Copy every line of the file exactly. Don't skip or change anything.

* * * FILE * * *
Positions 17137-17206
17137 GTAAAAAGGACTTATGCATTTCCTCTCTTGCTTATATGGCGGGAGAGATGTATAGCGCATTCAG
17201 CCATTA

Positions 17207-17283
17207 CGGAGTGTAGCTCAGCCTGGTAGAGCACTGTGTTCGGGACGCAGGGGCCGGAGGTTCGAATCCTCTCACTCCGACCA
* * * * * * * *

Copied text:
Positions 17137-17206
17137 GTAAAAAGGACTTATGCATTTCCTCTCTTGCTTATATGGCGGGAGAGATGTATAGCGCATTCAG
17201 CCATTA

Positions 17207-17283
17207 CGGAGTGTAGCTCAGCCTGGTAGAGCACTGTGTTCGGGACGCAGGGGCCGGAGGTTCGAATCCTCTCACTCCGACCA